Scalable Cooperation
Reimagining the way society organizes, cooperates, and governs itself.

Over millennia, humans have invented various forms of social organization to govern themselves, ranging from tribes and clubs, to technocracies and democracies. These institutions enabled us to scale up our ability to coordinate, cooperate, exchange information, and make decisions. Today, instant connectivity, online social networks, pervasive algorithms, crowdsourcing, and big data can help us improve our existing cooperative institutions. More significantly, however, these technologies invite us to reimagine completely the ways in which we organize, cooperate, and govern. Our group aims to (1) understand how technology is reshaping the nature of human cooperation; and (2) imagine and design radically new ways of scaling up cooperation.

Research Projects

  • Cognitive Limits of Social Networks

    Iyad Rahwan and Lorenzo Coviello

    There is a wide cultural belief in the power of the Internet and social media as enablers of collective intelligence. They help us spread information rapidly, and learn useful information from each other. But there are fundamental limits to the capabilities of those networks. Understanding these limits is essential to improving social media and allowing society to make the most of it.

  • Crowdsourcing a Manhunt

    Iyad Rahwan, Sohan Dsouza, Alex Rutherford and Manuel Cebrian

    People often say that we live in a small world. In a brilliant experiment, legendary social psychologist Stanley Milgram proved the six degrees of separation hypothesis: that everyone is six or fewer steps away, by way of introduction, from any other person in the world. But how far are we, in terms of time, from anyone on Earth? Our team won the Tag Challenge, a social gaming competition, showing it is possible to find a person, using only his or her mug shot, within 12 hours.

  • Crowdsourcing Under Attack

    Iyad Rahwan and Manuel Cebrian

    The Internet has unleashed the capacity for planetary-scale collective problem solving (also known as crowdsourcing). However, the very openness of crowdsourcing makes it vulnerable to sabotage by rogue or competitive actors. To explore the effect of errors and sabotage on the performance of crowdsourcing, we analyze data from the DARPA Shredder Challenge, a prize competition for exploring methods to reconstruct documents shredded by a variety of paper shredding techniques.

  • Ethics of Autonomous Vehicles

    Iyad Rahwan, Edmond Awad, Sohan Dsouza, Azim Shariff and Jean-François Bonnefon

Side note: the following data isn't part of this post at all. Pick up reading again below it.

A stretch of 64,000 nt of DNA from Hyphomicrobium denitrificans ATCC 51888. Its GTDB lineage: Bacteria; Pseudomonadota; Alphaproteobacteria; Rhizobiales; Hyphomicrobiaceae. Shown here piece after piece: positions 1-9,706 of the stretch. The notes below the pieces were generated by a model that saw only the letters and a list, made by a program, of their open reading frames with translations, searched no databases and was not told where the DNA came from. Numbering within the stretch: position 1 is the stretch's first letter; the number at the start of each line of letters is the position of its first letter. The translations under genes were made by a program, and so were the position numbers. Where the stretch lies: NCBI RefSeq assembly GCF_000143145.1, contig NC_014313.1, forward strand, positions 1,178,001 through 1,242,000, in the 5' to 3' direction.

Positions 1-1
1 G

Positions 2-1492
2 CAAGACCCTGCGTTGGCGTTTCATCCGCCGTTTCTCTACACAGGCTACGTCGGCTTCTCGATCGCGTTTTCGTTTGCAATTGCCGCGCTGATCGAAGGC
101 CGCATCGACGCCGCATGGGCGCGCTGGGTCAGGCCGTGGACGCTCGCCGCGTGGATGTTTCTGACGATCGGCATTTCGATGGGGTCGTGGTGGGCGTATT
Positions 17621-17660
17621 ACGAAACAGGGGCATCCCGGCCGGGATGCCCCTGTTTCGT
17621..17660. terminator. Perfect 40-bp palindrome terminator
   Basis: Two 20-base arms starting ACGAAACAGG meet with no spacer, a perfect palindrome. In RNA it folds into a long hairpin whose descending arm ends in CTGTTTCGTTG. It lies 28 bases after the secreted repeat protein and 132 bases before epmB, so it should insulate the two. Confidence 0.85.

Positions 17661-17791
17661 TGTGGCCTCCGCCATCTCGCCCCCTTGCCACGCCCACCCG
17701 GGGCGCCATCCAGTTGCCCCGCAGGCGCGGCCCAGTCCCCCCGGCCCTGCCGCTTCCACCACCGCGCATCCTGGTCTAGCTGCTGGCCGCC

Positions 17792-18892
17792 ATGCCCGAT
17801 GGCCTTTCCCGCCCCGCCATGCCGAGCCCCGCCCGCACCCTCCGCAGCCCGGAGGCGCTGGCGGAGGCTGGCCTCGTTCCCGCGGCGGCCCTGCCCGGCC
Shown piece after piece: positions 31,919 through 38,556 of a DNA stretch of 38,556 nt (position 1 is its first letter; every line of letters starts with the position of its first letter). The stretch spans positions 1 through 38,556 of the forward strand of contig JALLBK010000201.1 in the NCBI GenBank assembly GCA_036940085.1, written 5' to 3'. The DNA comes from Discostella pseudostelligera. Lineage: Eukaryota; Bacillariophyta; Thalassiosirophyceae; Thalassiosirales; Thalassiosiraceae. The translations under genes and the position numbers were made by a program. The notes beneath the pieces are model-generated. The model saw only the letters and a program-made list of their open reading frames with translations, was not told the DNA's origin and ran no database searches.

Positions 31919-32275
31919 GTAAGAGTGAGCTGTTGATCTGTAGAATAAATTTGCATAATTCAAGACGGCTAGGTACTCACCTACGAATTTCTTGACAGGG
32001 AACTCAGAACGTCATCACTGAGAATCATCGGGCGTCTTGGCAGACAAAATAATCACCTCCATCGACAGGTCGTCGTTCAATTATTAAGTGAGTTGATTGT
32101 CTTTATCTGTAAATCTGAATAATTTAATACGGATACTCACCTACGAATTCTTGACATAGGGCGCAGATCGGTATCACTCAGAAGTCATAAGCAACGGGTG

Adoption of self-driving, Autonomous Vehicles (AVs) promises to dramatically reduce the number of traffic accidents, but some inevitable accidents will require AVs to choose the lesser of two evils, such as running over a pedestrian on the road or the sidewalk. Defining the algorithms to guide AVs confronted with such moral dilemmas is a challenge, and manufacturers and regulators will need psychologists to apply methods of experimental ethics to these situations.

  • Honest Crowds

    Iyad Rahwan, Lorenzo Coviello, Morgan Frank, Lijun Sun, Manuel Cebrian and NICTA

    The Honest Crowds project addresses shortcomings of traditional survey techniques in the modern information and big data age. Web survey platforms, such as Amazon's Mechanical Turk and CrowdFlower, bring together millions of surveys and millions of survey participants, which means paying a flat rate for each completed survey may lead to survey responses that lack desirable care and forethought. Rather than allowing survey takers to maximize their reward by completing as many surveys as possible, we demonstrate how strategic incentives can be used to actually reward information and honesty rather than just participation. The incentive structures that we propose provide scalable solutions for the new paradigm of survey and active data collection.

  • Human-Machine Cooperation

    Iyad Rahwan

    Since Alan Turing envisioned Artificial Intelligence (AI), a major driving force behind technical progress has been competition with human cognition (e.g. beating humans in Chess or Jeopardy!). Less attention has been given to developing autonomous machines that learn to cooperate with humans. Cooperation does not require sheer computational power, but relies on intuition, and pre-evolved dispositions toward cooperation, common-sense mechanisms that are difficult to encode in machines. We develop state-of-the-art machine-learning algorithms that cooperate with people and other machines at levels that rival human cooperation in two-player repeated games.

  • Moral Machine

    Edmond Awad, Sohan Dsouza, Iyad Rahwan, Azim Shariff and Jean-François Bonnefon

    The Moral Machine is a platform for gathering a human perspective on moral decisions made by machine intelligence, such as self-driving cars. We generate moral dilemmas, where a driverless car must choose the lesser of two evils, such as killing two passengers or five pedestrians. As an outside observer, people judge which outcome they think is more acceptable. They can then see how their responses compare with other people. If they are feeling creative, people can also design their own scenarios, for others to view, share, and discuss.

  • Promoting Cooperation through Peer Pressure

    Iyad Rahwan

    Cooperation in a large society of self-interested individuals is notoriously difficult to achieve when the externality of one individual's action is spread thin and wide on the whole society (e.g., in the case of pollution). We introduce a new approach to achieving global cooperation by localizing externalities to one's peers in a social network, thus leveraging the power of peer-pressure to regulate behavior. Global cooperation becomes more like local cooperation.